An court in Italy has acquitted a homeless man on a theft charge, after the man stole about $4.50 worth of cheese and sausage in 2011.
The lower court had initially found Roman Ostriakov guilty, and sentenced him to six months in jail and a $115 fine. His lawyers only appealed, reportedly because Ostriakov was unable to pay the fine; he was willing to spend the six months in jail, under a roof, and with food.
The decision, which is based on an Italian legal doctrine that states “no one is expected to do the impossible,” included this statement:
“The condition of the accused and the circumstances in which he obtained the merchandise show that he had taken the little amount of food he needed to overcome his immediate and essential requirement for nourishment. People should not be punished if, forced by need, they steal small quantities of food in order to meet the basic requirement of feeding themselves.”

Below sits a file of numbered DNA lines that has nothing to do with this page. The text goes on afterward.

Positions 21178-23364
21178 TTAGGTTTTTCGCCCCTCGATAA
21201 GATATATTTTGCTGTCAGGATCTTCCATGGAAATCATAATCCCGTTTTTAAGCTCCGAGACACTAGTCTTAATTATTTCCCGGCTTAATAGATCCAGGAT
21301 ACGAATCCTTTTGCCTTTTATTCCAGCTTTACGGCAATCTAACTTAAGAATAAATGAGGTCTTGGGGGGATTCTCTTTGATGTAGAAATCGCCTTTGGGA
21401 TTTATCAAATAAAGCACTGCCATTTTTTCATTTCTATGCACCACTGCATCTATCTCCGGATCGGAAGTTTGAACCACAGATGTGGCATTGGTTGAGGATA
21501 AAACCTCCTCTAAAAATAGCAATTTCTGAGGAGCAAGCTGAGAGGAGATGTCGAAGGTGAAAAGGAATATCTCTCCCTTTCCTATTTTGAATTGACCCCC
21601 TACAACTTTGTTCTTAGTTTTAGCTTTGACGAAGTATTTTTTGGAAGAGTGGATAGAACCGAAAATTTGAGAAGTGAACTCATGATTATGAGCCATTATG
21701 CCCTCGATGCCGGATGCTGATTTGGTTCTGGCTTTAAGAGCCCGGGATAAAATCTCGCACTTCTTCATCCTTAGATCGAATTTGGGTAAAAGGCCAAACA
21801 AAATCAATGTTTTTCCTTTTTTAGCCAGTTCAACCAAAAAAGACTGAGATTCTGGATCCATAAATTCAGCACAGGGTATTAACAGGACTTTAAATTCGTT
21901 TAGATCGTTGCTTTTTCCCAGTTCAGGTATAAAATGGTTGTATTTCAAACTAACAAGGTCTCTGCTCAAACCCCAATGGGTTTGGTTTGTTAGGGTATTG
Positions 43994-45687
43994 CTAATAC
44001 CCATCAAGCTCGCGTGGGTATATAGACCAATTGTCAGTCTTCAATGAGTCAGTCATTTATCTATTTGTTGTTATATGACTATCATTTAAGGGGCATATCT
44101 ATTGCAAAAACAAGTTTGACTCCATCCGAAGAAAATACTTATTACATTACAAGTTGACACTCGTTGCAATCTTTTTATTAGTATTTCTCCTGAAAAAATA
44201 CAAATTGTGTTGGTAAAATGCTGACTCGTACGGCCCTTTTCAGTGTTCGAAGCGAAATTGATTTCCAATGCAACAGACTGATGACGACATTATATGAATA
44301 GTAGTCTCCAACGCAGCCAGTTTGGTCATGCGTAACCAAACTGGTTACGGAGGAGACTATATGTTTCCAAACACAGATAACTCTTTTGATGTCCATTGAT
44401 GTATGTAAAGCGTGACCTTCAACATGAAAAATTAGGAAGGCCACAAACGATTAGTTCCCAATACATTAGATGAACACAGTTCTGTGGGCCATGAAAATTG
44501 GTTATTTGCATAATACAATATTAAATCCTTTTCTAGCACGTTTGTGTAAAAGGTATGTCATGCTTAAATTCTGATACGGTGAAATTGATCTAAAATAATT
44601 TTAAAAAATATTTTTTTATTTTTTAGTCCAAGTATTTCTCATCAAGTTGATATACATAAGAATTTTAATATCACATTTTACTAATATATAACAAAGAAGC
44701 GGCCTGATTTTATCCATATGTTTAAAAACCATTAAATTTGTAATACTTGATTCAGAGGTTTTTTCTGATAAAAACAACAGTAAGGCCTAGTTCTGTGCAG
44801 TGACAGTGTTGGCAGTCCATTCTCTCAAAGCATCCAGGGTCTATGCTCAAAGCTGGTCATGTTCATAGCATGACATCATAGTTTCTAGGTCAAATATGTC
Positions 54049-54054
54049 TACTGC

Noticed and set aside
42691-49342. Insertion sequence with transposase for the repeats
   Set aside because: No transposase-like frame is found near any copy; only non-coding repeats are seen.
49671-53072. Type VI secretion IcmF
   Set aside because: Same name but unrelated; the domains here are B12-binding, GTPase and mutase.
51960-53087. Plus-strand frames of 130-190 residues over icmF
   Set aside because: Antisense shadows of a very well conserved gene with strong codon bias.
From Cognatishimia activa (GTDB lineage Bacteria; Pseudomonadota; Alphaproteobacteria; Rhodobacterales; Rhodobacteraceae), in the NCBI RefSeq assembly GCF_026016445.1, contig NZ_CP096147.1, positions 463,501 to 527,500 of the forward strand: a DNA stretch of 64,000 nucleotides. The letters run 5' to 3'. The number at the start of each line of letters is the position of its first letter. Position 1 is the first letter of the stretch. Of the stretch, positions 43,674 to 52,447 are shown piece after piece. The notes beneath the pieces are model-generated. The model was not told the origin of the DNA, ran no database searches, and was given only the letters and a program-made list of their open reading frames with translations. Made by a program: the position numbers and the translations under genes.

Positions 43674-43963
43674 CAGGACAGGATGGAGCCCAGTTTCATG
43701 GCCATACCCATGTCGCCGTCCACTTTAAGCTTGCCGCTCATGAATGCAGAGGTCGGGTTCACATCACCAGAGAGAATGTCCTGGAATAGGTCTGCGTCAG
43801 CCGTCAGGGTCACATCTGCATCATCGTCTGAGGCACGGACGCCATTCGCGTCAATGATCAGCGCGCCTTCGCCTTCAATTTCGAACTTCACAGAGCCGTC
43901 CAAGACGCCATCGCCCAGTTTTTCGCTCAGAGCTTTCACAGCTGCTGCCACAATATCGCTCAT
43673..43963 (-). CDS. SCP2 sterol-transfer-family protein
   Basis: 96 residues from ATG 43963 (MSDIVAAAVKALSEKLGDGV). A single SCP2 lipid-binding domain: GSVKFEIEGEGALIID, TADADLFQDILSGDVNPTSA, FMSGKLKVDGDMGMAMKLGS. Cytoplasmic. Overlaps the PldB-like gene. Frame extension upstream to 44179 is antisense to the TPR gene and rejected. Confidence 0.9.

In Italy, unlike in Canada and the U.S., the appeal court’s decisions are not binding in the lower court; in other words, they do not carry the weight as a precedent that such a ruling here would. Yet, the conversation has begun, thanks to this ruling. Poverty is a real and palpable problem in our community; media releases from Peterborough Police Service often contain stories similar to Ostriakov’s.
Should we really consider a starving homeless person a thief if he takes some sausage and a block of cheese? Or should we consider it a wake-up call for the rest of us to step up?